7. In the end it’s all about money with a lot of people whether they are doctors, mechanics, lawyers, gym owners or personal trainers etc. Many doctors are no better than shifty mechanics or greedy lawyers and will milk patients/insurance companies for all the money they can get out of either. How many people out there leave the doctor sicker than when they arrived? People choose professions for the moolah instead of for the love of it nowadays, or maybe it has always been that way more or less, who really knows what makes someone tick. As for whether you use store bought weights or a broomstick with coffee cans loaded with cement on each end, in the end they’re both just simply tools to be used for strengthening your body and your muscles sure don’t know the difference. People can make some quick cash off of ingenious or imaginative marketing especially concerning anything with fitness or diet in an extremely image conscious society like we live in, granted we’re experiencing record obesity issues but people out there still yearn to be fit, but they are just looking for a quick and easy fix. Look at how kettlebells have been marketed in the last decade or so as the optimal fitness tool that can torch fat, build functional muscle, increase anaerobic and aerobic thresholds, make you a superior athlete compared to that “dumbbell” who elects to train with mundane equipment like barbells & dumbbells. Have you checked out the price of some of these kettlebells lately? What people fail to realize is the kettlebell lost out to the more convenient dumbbell for a reason. Kettlebells were escorted off to basements, attics, or the back corners of weightrooms and weren’t seen for decades except in Eastern Europe for a reason. A dumbbell CAN do all a RECENTLY expensive kettlebell can do and then some without wrecking your wrist and bruising forearms, elbows, and shoulders in the process. Tell me one kettlebell exercise that can’t be performed even better and certainly more comfortably with a relatively inexpensive dumbbell versus an overpriced kettlebell. I don’t know what price people pay for those maces or macebells, or Indian/Persian clubs, but you could certainly substitute sledgehammers for the exercises performed with the Indian mace or macebells and probably save a hell of a lot in the process. Look at Matt Furey. You got to give him credit, he made a lot of “cabbage” off of people by marketing routine phys ed type of bodyweight exercises combined with centuries old Indian wrestler exercises with exotic names as some kind of mystical way to attain superior fitness to all those knuckledragging weightlifters.

  8. Hi Ross,
    You have the best website for fitness…..period. There are and will always be web warriors. You are, and you have continously have demostrated, the real deal. Don’t let them get to you.

  9. don’t worry about it ross, your books and your homemade tools for working out are durable and very useful in getting the job done. I enjoy reading on your website and take your books to my work place to read even though I have read them already, you learn new things everyday, thanks for sharing!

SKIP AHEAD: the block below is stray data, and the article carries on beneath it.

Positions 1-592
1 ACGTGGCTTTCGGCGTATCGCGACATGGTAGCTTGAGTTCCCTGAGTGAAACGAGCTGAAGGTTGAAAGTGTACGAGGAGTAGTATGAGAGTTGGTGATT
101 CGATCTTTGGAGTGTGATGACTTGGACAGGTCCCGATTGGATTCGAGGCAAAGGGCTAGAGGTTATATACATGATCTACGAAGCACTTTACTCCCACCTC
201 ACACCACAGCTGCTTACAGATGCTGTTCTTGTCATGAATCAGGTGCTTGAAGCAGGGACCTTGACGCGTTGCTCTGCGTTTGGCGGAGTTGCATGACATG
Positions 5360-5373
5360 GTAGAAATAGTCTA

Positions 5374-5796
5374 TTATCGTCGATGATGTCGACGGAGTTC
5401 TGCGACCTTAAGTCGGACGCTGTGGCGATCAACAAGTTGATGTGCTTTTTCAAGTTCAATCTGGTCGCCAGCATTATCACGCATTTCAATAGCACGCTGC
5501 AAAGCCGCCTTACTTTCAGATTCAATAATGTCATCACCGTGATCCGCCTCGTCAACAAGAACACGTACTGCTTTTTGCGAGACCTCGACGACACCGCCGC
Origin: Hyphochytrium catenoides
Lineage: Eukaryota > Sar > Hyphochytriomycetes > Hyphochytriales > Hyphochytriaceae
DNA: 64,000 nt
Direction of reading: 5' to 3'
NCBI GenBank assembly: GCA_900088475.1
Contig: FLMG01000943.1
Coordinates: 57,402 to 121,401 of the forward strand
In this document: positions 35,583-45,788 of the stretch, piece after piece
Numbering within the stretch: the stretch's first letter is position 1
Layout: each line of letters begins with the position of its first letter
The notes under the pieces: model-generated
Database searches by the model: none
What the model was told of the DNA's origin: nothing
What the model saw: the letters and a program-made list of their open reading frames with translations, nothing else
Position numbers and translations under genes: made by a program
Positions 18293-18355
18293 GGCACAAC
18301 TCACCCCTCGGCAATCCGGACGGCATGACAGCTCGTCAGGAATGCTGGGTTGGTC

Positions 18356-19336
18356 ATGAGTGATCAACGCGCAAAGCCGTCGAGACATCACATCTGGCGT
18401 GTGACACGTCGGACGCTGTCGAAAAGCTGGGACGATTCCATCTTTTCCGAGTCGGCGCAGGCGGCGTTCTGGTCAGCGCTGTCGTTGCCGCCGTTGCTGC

10. Oh noes, I guess I should buy only commercial sand bags for 200 dollars cause my 20 dollar one made from a navy sea bag will eventually break…

  11. Ross, I have made several DIY pieces of equipment from your site, Iso equipment, double wheel ab rollers (what ever you wish to call them), I made the roller in 2010, use them regularly, hasnt broken yet. My ISO device (which I e mailed you about) I have had since mid last year, no cracks in the ply wood, nothing, still good, after using it at least twice a week over the past year. Ross has nothing to prove, period, his ideas are based on what he has either created or has taken on board from else where and has been tried and tested. Watch his videos if there is any doubt.

    DIY equipment is a great way to go, and for one, creating can be fun, and two, if it helps to reach an objective at a lesser price, then that is great also.

    I am still yet to find anything whether it be training tools, manuals that are as effective with little fuss than all the stuff I have seen, purchased for myself and others from this site.

    I’ll put it this way, if you have surpassed all of the feats Ross has in his time, then you can question him, until then STFU and train.

  12. I too made an ab wheel roller using your guide and it’s still in great condition after 3 years. As others said, it’s just about money… there’s a big industry to support selling people stuff they don’t need.

  13. Ross, power to you. You always offer great advice and you truly do what you write/advise which is a great inspiration. Who cares about these small minded fools who criticise but don’t put their money where the mouth is nor have the gumption to do anything!! Keep those articles and good ideas coming because you have a lot of loyal followers (me very much included!!!) 🙂